Wednesday, January 12, 2011

Better Than Fine

I said recently, when reviewing Cordelia Fine's Delusions of Gender that there remains to be written a fantastic, comprehensive demolition of arguments for cognitively based sexual differences. Allow me to recommend Rebecca Jordan-Young's Brainstorm: The Flaws in the Science of Sex Differences. My problem with Fine's book was one of style rather than substance, but if this review is anything to go by, Jordan-Young's book may be the one to go to for clarity as well as comprehensiveness.

On a slightly related note, let me also recommend a couple of articles on the scientific method that recently landed on my desk: Jonah Lehrer, writing in The New Yorker magazine, discusses a phenomenon known as "the decline effect":

But now all sorts of well-established, multiply confirmed findings have started to look increasingly uncertain. It’s as if our facts were losing their truth: claims that have been enshrined in textbooks are suddenly unprovable. This phenomenon doesn’t yet have an official name, but it’s occurring across a wide range of fields, from psychology to ecology. In the field of medicine, the phenomenon seems extremely widespread, affecting not only antipsychotics but also therapies ranging from cardiac stents to Vitamin E and antidepressants: Davis has a forthcoming analysis demonstrating that the efficacy of antidepressants has gone down as much as threefold in recent decades.

For many scientists, the effect is especially troubling because of what it exposes about the scientific process. If replication is what separates the rigor of science from the squishiness of pseudoscience, where do we put all these rigorously validated findings that can no longer be proved? Which results should we believe? Francis Bacon, the early-modern philosopher and pioneer of the scientific method, once declared that experiments were essential, because they allowed us to “put nature to the question.” But it appears that nature often gives us different answers.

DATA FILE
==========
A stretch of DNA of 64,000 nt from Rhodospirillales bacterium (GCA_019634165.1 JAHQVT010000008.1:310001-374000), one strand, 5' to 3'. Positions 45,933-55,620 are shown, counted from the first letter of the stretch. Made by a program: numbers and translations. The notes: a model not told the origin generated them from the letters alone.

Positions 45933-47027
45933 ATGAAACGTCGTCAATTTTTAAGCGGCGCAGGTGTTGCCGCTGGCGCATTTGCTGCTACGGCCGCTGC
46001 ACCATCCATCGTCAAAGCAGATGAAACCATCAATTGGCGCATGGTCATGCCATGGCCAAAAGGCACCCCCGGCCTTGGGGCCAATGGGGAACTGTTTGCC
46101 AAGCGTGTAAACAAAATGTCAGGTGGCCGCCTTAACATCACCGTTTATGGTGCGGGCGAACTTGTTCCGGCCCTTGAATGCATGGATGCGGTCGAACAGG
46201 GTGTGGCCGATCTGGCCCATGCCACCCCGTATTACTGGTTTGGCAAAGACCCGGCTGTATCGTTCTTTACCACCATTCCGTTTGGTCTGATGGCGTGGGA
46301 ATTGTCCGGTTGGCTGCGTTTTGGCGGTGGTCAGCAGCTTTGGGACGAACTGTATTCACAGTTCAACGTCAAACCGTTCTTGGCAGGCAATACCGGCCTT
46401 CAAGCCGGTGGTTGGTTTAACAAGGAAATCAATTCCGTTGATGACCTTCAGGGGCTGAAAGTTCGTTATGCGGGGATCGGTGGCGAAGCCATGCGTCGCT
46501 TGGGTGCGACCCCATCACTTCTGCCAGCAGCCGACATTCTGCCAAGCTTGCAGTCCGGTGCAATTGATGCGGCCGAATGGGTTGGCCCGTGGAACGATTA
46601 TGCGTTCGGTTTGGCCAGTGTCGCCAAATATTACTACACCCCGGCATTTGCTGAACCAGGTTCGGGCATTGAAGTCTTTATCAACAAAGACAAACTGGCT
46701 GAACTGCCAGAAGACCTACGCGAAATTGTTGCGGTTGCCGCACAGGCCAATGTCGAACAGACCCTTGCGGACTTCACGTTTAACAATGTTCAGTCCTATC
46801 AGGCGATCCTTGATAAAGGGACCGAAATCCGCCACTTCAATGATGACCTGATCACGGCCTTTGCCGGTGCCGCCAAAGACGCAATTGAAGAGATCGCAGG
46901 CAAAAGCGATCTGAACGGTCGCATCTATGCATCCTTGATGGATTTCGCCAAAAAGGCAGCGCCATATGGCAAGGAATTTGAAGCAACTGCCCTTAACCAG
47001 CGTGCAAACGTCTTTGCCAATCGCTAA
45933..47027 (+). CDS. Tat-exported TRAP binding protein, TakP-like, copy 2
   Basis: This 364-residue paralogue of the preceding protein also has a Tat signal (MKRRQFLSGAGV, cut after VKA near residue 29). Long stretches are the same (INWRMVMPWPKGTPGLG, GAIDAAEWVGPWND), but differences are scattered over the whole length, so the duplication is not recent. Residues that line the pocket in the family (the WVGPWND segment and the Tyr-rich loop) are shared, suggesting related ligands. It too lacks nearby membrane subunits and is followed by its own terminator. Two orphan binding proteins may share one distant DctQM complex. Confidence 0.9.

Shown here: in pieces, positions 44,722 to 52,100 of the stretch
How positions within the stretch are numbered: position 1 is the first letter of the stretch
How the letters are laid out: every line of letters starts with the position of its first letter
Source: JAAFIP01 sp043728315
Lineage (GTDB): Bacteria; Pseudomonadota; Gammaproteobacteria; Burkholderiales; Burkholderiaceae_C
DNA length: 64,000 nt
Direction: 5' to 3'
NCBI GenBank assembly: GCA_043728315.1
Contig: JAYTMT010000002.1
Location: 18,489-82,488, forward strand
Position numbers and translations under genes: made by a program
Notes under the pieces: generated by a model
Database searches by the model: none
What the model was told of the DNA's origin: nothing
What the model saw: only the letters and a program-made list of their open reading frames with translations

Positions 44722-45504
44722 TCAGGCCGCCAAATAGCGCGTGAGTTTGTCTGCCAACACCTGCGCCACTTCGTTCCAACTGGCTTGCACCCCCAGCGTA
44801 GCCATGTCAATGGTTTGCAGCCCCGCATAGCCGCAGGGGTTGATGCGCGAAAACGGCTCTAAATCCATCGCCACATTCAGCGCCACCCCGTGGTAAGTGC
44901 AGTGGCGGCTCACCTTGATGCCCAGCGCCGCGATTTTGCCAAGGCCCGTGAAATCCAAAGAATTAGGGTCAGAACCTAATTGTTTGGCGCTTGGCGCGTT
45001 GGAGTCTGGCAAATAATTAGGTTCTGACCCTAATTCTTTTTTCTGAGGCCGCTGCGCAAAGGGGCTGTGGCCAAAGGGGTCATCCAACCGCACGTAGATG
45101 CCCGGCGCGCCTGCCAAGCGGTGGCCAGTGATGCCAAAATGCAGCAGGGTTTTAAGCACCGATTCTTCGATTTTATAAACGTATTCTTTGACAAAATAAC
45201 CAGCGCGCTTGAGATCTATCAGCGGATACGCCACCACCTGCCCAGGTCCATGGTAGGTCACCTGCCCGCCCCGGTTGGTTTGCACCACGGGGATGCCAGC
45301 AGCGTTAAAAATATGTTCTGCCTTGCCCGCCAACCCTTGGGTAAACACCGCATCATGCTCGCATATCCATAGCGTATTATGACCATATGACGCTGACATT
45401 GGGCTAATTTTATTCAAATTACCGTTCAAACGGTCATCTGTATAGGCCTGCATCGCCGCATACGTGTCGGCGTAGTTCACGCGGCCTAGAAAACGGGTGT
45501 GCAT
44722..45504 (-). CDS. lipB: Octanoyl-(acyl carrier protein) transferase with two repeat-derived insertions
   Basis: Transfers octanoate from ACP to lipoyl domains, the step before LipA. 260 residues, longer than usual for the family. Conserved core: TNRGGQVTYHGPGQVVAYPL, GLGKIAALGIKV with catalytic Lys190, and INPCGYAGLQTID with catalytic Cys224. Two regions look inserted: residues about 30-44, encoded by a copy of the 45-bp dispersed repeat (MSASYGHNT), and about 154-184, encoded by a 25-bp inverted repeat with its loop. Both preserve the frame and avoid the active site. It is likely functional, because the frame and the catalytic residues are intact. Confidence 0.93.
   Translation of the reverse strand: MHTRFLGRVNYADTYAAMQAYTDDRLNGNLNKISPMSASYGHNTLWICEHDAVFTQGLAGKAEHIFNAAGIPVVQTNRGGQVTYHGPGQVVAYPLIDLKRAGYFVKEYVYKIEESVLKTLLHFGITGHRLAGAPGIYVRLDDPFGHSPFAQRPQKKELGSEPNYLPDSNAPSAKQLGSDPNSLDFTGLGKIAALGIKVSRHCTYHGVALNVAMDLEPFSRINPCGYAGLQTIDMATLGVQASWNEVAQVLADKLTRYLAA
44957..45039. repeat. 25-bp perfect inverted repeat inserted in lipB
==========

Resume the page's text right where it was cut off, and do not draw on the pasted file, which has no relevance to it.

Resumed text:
It's also worth reading Lehrer's follow-up blog, in which he responds to the letters that The New Yorker received about his article.

But even those theories that do get replicated are shadowed by uncertainty. After all, one of the more disturbing aspects of the decline effect is that many results we now believe to be false have been replicated numerous times. To take but one example I cited in the article: After fluctuating asymmetry, a widely publicized theory in evolutionary biology, was proposed in the early nineteen-nineties, nine of the first ten independent tests confirmed the theory. In fact, it took several years before an overwhelming majority of published papers began rejecting it. This raises the obvious problem: If false results can get replicated, then how do we demarcate science from pseudoscience? And how can we be sure that anything—even a multiply confirmed finding—is true?

The other article that caught my attention was this one by Benedict Carey in the New York Times on the publication of a research report in a psychology journal that claims to show the existence of ESP. The broader argument was what interested me.

For decades, some statisticians have argued that the standard technique used to analyze data in much of social science and medicine overstates many study findings — often by a lot. As a result, these experts say, the literature is littered with positive findings that do not pan out: “effective” therapies that are no better than a placebo; slight biases that do not affect behavior; brain-imaging correlations that are meaningless.

By incorporating statistical techniques that are now widely used in other sciences — genetics, economic modeling, even wildlife monitoring — social scientists can correct for such problems, saving themselves (and, ahem, science reporters) time, effort and embarrassment.

Although, of course, even if those results are replicated, it doesn't necessarily mean they're correct.

No comments: